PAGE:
Category Archives: Surgery

My Legal Settlement – An Update

I finally found a way to login on the complaints board (see the first part of this posting below) and post a response to the accusation that, it appears, was most likely made by him or a member of the surgeon’s staff. I also sent an email to his office through his website letting him know that I knew about that comment.

In addition, I let him know that, because that comment was so obviously written by someone in his office, I considered that a breach of contract. On the down side, our lawyer has said that just because someone on his side broke the contract, that doesn’t mean that *I* can. So I’m just going to keep linking back to that initial post I made before the contract was signed whenever I need to reference the surgeon.

[Editor’s Note: This post has been edited and certain links removed on the advice of my lawyer. Please visit here for details]


My Legal Settlement

Earlier today I received the following email from a regular reader here at the blog. For personal reasons, the reader has asked that they be kept anonymous.


In your blog, you said you signed papers with your doctor not to name them.  Did you have a settlement?  Did you have the option not to settle, instead spread their name all over? Or did an attorney advice you about libel or defamation?

If you can comment without naming the doctor, much appreciated.

I have written before about how I tried to deal with the legal ramifications of what happened to me. I also wrote about the settlement that currently binds me from mentioning the name of the surgeon. HOWEVER, before I agreed to the settlement that prohibits me and my “agents” from mentioning the surgeon’s name, I wrote a few posts. Those are listed below in my response to the reader’s questions.

Dear Reader;

I am, unfortunately, also bound from talking about the terms of the settlement as well. I DID have the option not to settle. At that point I was deeply clinically depressed and traumatized. I didn’t want that person to have anything to do with my medical care any more. I would start shaking every time I had an appointment. I just wanted it to be over with so I went with the first available way out.

People keep telling me that I’m brave. This is one of those instances where I was not. I DID put up a synopsis of what happened on the Complaints Board [Editor’s Note: This post has been edited on advice from my lawyer.Please visit the link for details]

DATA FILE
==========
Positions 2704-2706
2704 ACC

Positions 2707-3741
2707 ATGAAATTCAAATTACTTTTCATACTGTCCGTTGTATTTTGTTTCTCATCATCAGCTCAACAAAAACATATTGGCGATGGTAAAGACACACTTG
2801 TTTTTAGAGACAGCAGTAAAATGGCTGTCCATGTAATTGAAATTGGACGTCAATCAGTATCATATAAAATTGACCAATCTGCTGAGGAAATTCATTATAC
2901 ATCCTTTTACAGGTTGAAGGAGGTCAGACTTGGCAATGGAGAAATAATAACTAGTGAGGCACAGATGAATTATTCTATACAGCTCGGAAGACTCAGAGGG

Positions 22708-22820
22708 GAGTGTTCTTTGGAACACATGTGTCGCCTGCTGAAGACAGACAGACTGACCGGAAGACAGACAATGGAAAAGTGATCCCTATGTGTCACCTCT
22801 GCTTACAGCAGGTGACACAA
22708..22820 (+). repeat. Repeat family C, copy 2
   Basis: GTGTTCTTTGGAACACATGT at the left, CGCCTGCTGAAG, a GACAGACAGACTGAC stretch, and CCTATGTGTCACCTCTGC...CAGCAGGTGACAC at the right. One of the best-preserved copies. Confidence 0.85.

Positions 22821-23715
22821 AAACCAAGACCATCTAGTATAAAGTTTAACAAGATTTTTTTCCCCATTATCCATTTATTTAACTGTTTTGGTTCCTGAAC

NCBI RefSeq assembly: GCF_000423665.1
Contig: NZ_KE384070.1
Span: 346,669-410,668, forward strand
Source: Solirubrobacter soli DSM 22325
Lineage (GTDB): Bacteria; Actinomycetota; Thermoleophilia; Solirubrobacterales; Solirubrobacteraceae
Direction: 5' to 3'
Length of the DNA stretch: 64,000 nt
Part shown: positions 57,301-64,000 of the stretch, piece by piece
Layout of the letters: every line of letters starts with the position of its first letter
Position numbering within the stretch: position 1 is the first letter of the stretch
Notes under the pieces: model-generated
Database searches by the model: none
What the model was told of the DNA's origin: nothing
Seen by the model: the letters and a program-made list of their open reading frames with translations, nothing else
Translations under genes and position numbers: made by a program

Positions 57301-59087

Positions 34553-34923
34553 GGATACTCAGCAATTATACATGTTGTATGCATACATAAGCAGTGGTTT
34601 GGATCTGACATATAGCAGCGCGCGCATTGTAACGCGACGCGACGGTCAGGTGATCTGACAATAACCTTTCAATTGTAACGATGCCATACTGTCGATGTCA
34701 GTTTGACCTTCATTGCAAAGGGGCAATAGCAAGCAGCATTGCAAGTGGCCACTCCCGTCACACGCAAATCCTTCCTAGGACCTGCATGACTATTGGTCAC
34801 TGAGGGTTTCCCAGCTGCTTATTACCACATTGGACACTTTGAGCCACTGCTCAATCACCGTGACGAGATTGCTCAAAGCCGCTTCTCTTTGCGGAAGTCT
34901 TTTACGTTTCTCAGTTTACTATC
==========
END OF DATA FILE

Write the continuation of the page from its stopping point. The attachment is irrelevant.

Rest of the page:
I never spoke to a lawyer about defamation, but I was a journalist so I know that once I signed those papers, I am legally bound, along with my “agents”, not to reveal his name. HOWEVER, those two links were written up before the contract went into effect.

Here is where things get interesting. I just happened to notice that a person I am presuming is the doctor in question or one of the 2-3 staff members familiar with the case (aka one of his “agents”), made a brief response to my initial post on the Complaints Board. I am presuming this because of the use of the phrase “ridiculous herbal remedy’ in the response. That is FAR too personal to have been written by someone just reading entries on the complaints board.

And so, dear reader, I am going to war. For some reason I am having technical difficulties logging on and making a response to that accusation. Once I do, you all may want to stop by for a look because I can guarantee that things are going to get very, VERY interesting.

This surgeon does not know with whom he is messing. He’s about to find out.


My Breasts – One Year Later

One of my regular readers asked for what amounts to a critique of The Twins from both my perspective and my husband’s. So here we go: What I think of my boobs almost one year after reconstruction.

They’re BIG. I know we’ve been over this before, but DAMN. They’re still really big. Those of you who have seen the breast reconstruction photos know I’m not even half kidding. Those are ALL me. No implants. After all the problems I had related to implants, I insisted that they not be used.

They look natural. They bounce, they sway, they’re not plastered to my chest like a pair of angry headlights. They even do that fallout thing. In other words, when I’m laying on my back naked, they migrate towards my armpits like normal boobies do.

In a push up bra I have cleavage for DAYS. AND they pass the Pencil Test with a 4.0 GPA.

I love the Twins and I’m beyond grateful to have them so please understand that the critique I am about to give is in NO WAY meant to imply that I’m not happy with what I have. These are observations on my own reconstruction that other women may or may not experience.